Written by Carol Sobieski, based on the stage play by Thomas Meehan, which was in turn based on the comic strip
by Harold Gray
Directed by John Huston
Starring Aileen Quinn, Albert Finney, Carol Burnett, Ann Reinking, Tim Curry
- Music video: "It's a Hard Knock Life" by Play
- Trivia game
- Sing-along and act-along features
- "My Hollywood Adventure with Aileen Quinn" featurette
Released by Columbia Tristar
Anamorphic: Nope; fullscreen only.
My Advice: Wait for a real version.
It's New York of the 1930s. Annie (Quinn) is a red-headed girl with enough pluck for an army who's stuck in an orphanage run by the comical harridan, Miss Hannigan (Burnett). When she manages to meet up with a billionaire, Daddy Warbucks (Finney), her fortunes seem to turn. However, Hannigan won't let her go and contrives a scheme to steal the girl...and a great deal of money too.
Annie the film is a lot like Annie the character--very hard to dislike. The whole thing's just so damnably cute and the songs are infectious, designed to get caught in your head like they were designed with musical barbs on the end of them. The musical numbers are staged to perfection and what kid doesn't want to go bounding around singing "It's a Hard Knock Life" (well, none after listening to Play butcher the song, but we're not to that part of the review yet)?
The acting is divine, with Burnett having probably her finest hour as Miss Hannigan, playing the part so well that even the more recent version with Kathy Bates in the role could not compete. Finney plays the cold-hearted industrialist capable of melting for Annie--and it's easy to see why with Quinn in the role. It's easy to believe her in the role, and hell, I didn't even know that was a wig. Oh well.
With musicals set for a rebound (finally) thanks to Moulin Rouge and Chicago, you'd think that a "Special Anniversary Edition" would be...well, special. Sadly, it's anything but. First up--the entire thing is geared towards eight year olds. There's not a single item on here that's easy for anyone over the age of twelve to watch without being overcome by cheese.
Because of the misguided notion that "family friendly" means "not widescreen" (or maybe it means they have tiny televisions, who knows), we're stuck with a full screen version of the film. Now, full screen is reprehensible enough on regular movies--but on a musical? With big dance numbers? It's downright ludicrous. And adding a kick in the balls to injury is the fact that in the sappy "My Hollywood Adventure" bit (sappy--but that's not Quinn's fault--she's playing to the eight year olds, remember) all the snippets from the film...are in anamorphic widescreen. So they're teasing you with how the film could have looked and the argument about family friendly goes right out the window when you think, "What, people will balk at a feature in widescreen but not the bits in the featurette?" This is inexcusable.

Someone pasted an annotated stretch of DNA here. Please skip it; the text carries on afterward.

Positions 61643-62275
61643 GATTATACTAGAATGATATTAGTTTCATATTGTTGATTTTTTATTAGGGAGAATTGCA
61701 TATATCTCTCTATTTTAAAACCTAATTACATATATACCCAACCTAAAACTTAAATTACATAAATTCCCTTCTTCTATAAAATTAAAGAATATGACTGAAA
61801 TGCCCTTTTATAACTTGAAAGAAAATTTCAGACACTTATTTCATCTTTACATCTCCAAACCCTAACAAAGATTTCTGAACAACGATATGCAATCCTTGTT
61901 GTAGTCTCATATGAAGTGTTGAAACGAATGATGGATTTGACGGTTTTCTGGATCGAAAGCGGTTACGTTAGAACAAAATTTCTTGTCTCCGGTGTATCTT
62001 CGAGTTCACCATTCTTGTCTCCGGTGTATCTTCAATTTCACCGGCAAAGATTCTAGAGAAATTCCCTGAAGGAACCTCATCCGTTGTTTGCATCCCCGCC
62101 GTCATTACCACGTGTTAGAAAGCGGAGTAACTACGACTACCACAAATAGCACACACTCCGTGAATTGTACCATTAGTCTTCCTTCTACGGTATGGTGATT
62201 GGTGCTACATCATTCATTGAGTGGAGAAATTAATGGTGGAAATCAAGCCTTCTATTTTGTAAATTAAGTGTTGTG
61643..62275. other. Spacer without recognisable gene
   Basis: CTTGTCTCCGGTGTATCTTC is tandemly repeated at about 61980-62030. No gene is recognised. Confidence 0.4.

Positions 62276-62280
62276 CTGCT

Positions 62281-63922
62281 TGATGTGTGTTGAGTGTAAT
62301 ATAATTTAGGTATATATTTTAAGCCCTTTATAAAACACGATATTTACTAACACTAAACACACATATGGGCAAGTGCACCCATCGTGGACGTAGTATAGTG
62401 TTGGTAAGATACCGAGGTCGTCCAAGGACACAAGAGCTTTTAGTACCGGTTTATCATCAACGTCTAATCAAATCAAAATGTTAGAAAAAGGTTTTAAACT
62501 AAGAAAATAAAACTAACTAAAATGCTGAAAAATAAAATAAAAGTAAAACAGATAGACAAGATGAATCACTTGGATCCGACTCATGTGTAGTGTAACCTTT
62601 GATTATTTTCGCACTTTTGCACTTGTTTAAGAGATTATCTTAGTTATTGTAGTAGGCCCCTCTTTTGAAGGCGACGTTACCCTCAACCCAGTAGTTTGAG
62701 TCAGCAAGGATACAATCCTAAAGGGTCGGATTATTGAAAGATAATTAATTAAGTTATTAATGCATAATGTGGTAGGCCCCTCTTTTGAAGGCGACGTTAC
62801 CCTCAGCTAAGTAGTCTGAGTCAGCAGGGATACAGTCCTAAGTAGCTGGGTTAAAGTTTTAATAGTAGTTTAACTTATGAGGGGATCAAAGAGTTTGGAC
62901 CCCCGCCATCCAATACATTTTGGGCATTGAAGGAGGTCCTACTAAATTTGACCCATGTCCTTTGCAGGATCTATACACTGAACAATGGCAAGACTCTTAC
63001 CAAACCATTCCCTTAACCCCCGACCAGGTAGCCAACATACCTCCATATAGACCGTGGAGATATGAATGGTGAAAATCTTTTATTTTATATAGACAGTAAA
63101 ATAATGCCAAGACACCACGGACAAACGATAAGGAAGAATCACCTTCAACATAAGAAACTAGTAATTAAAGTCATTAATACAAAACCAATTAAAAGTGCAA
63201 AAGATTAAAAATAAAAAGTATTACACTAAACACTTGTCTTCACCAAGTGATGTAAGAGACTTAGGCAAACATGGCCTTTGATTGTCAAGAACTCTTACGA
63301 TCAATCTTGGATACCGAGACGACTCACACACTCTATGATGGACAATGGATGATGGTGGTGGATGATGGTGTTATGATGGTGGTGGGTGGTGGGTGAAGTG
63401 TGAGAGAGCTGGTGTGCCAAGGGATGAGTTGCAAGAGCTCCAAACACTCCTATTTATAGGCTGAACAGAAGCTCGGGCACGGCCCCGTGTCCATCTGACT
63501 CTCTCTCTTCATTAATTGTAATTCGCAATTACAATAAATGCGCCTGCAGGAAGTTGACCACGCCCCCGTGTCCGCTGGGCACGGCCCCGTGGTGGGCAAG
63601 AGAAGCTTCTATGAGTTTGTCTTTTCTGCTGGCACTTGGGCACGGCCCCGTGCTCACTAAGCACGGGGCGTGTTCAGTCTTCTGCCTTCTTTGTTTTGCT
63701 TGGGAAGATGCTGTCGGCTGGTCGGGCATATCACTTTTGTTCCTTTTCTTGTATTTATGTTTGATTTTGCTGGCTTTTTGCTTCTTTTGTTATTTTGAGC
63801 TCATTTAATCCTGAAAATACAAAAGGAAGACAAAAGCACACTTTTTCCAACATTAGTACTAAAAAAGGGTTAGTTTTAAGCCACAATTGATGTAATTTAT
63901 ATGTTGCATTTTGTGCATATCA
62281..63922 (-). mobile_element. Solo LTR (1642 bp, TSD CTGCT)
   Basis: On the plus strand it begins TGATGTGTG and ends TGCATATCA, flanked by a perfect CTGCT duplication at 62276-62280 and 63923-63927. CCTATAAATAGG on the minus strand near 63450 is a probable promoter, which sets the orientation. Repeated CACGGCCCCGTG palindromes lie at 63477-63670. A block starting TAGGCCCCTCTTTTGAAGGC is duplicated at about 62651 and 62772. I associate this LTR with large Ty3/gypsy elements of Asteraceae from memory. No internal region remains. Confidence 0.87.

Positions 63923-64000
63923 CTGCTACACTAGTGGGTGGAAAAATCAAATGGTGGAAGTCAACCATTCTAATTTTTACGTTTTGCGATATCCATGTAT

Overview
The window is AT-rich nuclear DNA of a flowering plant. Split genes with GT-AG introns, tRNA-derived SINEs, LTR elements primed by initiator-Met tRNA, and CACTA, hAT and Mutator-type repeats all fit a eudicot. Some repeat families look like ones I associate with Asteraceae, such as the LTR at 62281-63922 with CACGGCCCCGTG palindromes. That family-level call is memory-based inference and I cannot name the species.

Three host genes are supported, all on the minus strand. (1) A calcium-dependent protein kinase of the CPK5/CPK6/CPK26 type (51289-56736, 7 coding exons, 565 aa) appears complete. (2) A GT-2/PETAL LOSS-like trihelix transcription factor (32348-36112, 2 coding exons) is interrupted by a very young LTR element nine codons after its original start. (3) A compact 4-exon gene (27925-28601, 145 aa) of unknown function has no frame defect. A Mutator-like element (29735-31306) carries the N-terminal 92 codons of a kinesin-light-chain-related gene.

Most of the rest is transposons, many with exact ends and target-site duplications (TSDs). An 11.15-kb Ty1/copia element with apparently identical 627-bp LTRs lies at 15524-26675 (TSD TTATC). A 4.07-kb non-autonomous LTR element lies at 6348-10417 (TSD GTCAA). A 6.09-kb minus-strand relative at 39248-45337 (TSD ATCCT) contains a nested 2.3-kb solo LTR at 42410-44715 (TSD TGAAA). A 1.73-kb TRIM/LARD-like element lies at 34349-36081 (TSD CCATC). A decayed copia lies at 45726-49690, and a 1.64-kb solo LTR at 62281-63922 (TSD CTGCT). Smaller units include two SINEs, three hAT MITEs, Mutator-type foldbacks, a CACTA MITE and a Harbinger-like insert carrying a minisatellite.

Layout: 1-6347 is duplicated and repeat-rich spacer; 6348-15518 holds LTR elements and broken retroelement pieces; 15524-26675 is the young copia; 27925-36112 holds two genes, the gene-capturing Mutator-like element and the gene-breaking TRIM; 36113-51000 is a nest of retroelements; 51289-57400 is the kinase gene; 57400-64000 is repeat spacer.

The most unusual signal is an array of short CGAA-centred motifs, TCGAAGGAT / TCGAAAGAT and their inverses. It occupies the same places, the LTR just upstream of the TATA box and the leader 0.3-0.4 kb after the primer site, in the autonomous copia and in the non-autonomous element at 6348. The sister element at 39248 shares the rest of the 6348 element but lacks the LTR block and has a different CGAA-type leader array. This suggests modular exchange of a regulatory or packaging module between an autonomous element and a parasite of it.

With that being said, it's almost a waste to cover the rest of the disc, because the already puts it on the "ignore" list. But just to rub salt in the wound, the aforementioned Play video is probably one of the most excruciating cover songs you'll hear in this decade. It's them crucifying the song while prancing about in some weird "hip hop urchin" wear. No idea.
You also get the ability to sing along with some of the songs, with or without vocals, while following the bouncing ball. You can also say Annie's dialogue over particular scenes. And there's a trivia game about the 30s which is actually pretty informative...again, for eight year olds.
To sum, this is sad. Really, really sad. It's a perfect example of a missed opportunity to do something that, for example, Pixar does with every release: create a family friendly disc that everybody can enjoy. Here, this is good if you meet the disc's demographic, but everyone else should just stay the hell away. Maybe if they stay on the shelf in droves, the message will get across.
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